Apparently, the “small government” conservative state of Texas feels as if driving isn’t hard enough without a lot of laws to worry about. In case you haven’t heard, Texas just passed some new traffic laws that went into effect Tuesday. Two that caught my attention include banning drivers from using handheld wireless devices in a school zone and that everyone in a car, regardless of age, must now wear a seat belt.
First, let’s talk about cell phones in school zones. Don’t we already have enough laws dictating how people must drive through school zones? I know there is already a speed limit of 20 mph, and there’s always a Wal-Mart greeter on every corner that the school calls a “crossing guard”. Do we really need more laws?
Of course, people will say, “Michael, don’t you care about the children?” Well, of course I do. I have a little brother and sister of my own. However, I think the laws we have in place now are sufficient enough. If schools want to ask parents to not use their cell phones while going through school zones, that’s fine, but we really don’t need to give tickets out for it.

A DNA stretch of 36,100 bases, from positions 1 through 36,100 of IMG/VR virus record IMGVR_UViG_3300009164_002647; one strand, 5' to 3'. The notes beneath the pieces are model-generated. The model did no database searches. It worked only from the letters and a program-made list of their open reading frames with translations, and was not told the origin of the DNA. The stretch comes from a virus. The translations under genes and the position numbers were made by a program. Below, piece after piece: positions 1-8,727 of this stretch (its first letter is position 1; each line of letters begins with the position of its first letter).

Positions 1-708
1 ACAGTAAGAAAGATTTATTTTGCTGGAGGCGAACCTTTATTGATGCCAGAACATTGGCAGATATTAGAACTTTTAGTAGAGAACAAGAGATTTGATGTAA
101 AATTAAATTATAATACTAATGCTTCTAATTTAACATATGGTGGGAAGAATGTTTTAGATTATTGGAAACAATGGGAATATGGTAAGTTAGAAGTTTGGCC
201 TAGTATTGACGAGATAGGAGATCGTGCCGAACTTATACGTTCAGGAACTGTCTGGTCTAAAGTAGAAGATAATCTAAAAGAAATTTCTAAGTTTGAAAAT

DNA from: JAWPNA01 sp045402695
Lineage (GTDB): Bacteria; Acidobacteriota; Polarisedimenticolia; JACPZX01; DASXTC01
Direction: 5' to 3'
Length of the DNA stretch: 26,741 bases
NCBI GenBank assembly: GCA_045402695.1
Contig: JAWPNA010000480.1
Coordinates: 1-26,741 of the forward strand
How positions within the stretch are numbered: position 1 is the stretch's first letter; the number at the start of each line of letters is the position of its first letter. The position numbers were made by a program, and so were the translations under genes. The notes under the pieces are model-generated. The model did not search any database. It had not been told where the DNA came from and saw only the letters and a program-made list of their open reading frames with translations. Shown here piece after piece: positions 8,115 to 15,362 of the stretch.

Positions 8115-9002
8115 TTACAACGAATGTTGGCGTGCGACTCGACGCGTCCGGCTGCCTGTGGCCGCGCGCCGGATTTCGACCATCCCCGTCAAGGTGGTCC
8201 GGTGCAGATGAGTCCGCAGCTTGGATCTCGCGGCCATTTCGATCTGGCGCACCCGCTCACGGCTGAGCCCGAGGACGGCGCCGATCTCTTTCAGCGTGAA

While we are at it, why are we stopping at cell phones? Let’s ban changing the radio, eating while driving, talking while driving, yelling at the kids in the back and endless things that could potentially distract us from driving. We can’t try to micromanage everything that people do in their car that might get them in an accident. If we did that, everyone would get a ticket.
The law about seat belts is even worse. This is one of the greatest examples of the frog in the boiling water scenario. Take away a little freedom bit by bit and people eventually give in. Ignoring the fact that there are many studies that say that buckled drivers are also more likely to get in accidents because they feel safer in their cars, I think it’s silly to tell full-grown adults that they must now wear their seat belts in the car. I thought my parents did that when I was a kid. I’m not surprised, though, because people seem to want to let government become the paternalistic figure in our lives. As Benjamin Franklin once said, “They that can give up essential liberty to obtain a little temporary safety deserve neither liberty nor safety.”
Of course we all know another motive for passing more road laws: to line the pockets of police departments without getting blamed for raising taxes. I’m more than sure that many people aren’t going to hear or remember these laws at first, and when they don’t, officers will be more than happy to write them a ticket. (By the way, police officers actually get paid overtime when they show up to court to defend a ticket. Next time you get one, I wouldn’t count on the officer not showing up.)
The most important thing we need to remember is that laws that we do have need to be simple and use common sense. Although, I’ve never known a politician that is too good at doing that.
Michael Lauck is a broadcast journalism major from Houston.